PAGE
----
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Serraglio

Randy takes a trip to the Arizona Legislature to try to reach some understanding

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Spring is here. Last week, for the first time in months, I saw lizards in the yard. Voracious big-headed ants emerged from their bunker under the shed and began denuding nearby vegetation. And Jim Nintzel has written his annual legislative roundup, a forensic examination of the train wreck of democracy, Arizona style.

I know a lot of ink has been spilled on this (electrons, too—check out Blogislature, in The Range on the Weekly Wide Web). But, hey, it's important. At least, it seems to be, considering how much people complain about what politicians do, or fail to do.

Problem is, rarely does that attitude translate to action. Democracy is what you make of it, folks. Put up or shut up.

I'm guilty, too, when it comes to the Arizona Legislature, which I wrote off long ago as a hopeless majority of yahoos who run roughshod over a caring, sensible minority while shoveling our money to business cronies and playing out paranoid fantasies with misguided, disastrous legislation. But I also think that doing nothing about it encourages such mischief.

So, last month I attended Environmental Lobby Day at the Capitol, organized by the Sierra Club, the Arizona League of Conservation Voters and the Coalition for Sonoran Desert Protection, among others. One way or another, I've worked for each of these groups at some point in the past 20 years, but on Lobby Day, I chose to be an average Joe, with no affiliation or agenda other than protecting the health of my community and what's left of the natural world.

It was a surreal day, beginning at the butt-crack of dawn with a bus ride to Phoenix through dense fog and fields thick with frost. As I chatted with old friends and new acquaintances on the dim, half-empty bus, I wondered why it's so damn difficult to get anybody to do anything about this stuff.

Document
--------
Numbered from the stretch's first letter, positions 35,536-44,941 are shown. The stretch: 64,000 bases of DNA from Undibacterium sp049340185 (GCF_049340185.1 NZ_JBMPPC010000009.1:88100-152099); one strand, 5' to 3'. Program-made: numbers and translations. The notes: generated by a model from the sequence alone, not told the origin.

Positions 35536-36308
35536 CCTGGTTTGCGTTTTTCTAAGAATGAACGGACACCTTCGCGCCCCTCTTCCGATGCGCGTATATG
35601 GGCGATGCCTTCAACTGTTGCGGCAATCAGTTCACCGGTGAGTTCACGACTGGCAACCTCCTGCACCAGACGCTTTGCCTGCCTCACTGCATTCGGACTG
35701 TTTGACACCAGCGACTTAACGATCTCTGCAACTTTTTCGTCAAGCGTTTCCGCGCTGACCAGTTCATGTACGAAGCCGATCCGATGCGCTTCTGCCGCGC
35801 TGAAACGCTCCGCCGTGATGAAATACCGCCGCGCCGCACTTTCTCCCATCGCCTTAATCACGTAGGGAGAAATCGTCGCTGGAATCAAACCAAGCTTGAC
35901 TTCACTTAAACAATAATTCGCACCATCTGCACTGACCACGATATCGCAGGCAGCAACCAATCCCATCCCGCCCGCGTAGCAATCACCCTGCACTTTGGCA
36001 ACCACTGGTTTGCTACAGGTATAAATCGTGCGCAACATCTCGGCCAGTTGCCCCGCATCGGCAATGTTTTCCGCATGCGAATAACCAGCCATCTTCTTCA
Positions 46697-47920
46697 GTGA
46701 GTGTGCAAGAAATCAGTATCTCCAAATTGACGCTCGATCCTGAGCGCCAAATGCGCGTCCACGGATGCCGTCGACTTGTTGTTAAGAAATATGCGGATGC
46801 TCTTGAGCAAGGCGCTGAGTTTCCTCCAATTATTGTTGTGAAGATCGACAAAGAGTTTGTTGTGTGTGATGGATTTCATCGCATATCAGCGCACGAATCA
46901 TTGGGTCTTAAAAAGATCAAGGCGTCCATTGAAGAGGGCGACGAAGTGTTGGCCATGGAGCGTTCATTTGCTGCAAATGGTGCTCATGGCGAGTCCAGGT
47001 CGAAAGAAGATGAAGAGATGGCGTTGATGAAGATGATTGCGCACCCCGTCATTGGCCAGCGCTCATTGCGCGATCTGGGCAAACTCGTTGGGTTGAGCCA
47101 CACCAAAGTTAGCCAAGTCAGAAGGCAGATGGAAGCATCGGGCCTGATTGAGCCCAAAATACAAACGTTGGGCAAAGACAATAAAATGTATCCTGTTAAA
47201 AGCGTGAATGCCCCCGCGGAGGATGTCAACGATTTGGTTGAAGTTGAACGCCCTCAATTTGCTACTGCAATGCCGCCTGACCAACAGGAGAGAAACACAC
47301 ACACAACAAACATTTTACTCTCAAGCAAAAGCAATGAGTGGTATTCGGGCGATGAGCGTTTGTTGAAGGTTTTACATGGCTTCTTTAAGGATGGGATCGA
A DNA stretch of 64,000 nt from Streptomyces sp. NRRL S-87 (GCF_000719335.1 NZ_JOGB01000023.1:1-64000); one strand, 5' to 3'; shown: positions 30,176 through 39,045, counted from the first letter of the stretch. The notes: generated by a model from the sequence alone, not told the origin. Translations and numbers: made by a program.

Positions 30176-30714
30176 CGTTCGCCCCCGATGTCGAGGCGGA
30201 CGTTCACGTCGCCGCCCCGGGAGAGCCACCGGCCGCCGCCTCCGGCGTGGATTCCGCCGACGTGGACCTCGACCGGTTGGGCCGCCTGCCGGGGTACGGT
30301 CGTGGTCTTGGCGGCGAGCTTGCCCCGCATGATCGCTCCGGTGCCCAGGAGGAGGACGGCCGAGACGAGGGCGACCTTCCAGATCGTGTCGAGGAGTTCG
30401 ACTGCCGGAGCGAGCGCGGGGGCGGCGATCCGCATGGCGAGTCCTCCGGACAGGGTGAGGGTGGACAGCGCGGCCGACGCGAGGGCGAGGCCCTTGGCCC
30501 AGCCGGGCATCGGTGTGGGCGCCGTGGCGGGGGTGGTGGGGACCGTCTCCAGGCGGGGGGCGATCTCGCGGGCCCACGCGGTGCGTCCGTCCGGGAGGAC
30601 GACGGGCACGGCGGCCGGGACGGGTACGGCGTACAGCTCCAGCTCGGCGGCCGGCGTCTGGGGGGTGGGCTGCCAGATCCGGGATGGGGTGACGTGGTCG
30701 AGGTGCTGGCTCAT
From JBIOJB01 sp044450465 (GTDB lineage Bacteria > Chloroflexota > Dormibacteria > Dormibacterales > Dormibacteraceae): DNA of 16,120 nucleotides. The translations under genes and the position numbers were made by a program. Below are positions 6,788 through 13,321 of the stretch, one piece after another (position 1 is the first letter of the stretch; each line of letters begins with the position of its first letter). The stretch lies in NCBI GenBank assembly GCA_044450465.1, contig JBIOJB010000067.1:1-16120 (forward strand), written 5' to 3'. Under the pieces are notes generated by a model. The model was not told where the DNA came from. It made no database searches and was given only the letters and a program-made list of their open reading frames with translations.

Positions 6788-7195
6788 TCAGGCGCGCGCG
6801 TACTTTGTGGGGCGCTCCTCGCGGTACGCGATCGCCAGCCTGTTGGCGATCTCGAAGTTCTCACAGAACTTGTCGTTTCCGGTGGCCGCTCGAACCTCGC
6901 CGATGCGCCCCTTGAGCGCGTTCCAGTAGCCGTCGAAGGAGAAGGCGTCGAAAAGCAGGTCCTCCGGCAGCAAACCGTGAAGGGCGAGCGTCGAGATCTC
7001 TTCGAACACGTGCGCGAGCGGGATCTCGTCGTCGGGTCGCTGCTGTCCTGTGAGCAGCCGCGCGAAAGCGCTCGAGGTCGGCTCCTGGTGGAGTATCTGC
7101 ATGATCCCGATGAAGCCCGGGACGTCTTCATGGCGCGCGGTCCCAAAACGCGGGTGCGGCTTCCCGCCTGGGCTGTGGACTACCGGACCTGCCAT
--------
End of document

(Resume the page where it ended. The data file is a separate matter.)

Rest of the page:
Is everyone cynical like me, or do people just take the whole "environment" thing for granted? Like, no matter how much we shit where we eat (and breathe, and drink), it somehow won't hurt us? No matter how many species wink out in the cascading extinction crisis that is a primary symptom of our planet's ecological collapse, ours will somehow persist? I don't trust our luck that much.

We arrived to a briefing from Tucson Sen. Steve Farley, who was excited by the prospect of Democrats crafting slim majorities on some issues with a small handful of Republican moderates to at least block the worst crackpot bills.

Then it was on to the Senate minority caucus, where bills that are actually moving toward a vote are discussed. Democratic senators parsed dozens of "terrible bills" before landing on one sponsored by one of their own, which literally generated a round of applause. Yeah, things are still pretty bad for the D-team.

After a quick lunch in the cafeteria dungeon, my group met with my senator, Olivia Cajero-Bedford. In the morning caucus we had watched her pull a resolution attacking the Endangered Species Act from the consent calendar, thereby ensuring it would receive more scrutiny. It was a toothless memo to the federal government to the effect that we don't like that law in these parts, but it was full of lies and distortions regarding the "ineffectiveness" of the act, which is actually one of the most successful environmental laws in history.

As Olivia worked her way down the line, it became abundantly clear that she was genuinely heartened by our presence. When she shook my hand, I thanked her for what she'd done in the caucus and asked why. She seemed a bit surprised by my question, but explained it this way: She'd never considered herself much of an environmentalist until she moved out to the Tucson Mountains and began seeing deer, javelina and bobcats strolling through her yard. Then she really began to appreciate how beautiful and miraculous the wild world is and decided to do more to protect it.

Wow. If it were that easy with everybody, we might actually get somewhere. But then, Olivia is probably one of the nicest people ever elected, so it's not surprising that her compassion for critters would come naturally.

Even if encouraging Olivia was the only thing I accomplished that day, it was time well spent. It's fun to see how the process works and make politicians pay attention to the people they represent. And it felt really good to let Olivia know that her hard work is greatly appreciated on this end.

You should try it. Go to the Weekly's Blogislature coverage, pick a bill that's important to you, and make a call. I promise it won't hurt, and you might even enjoy it.

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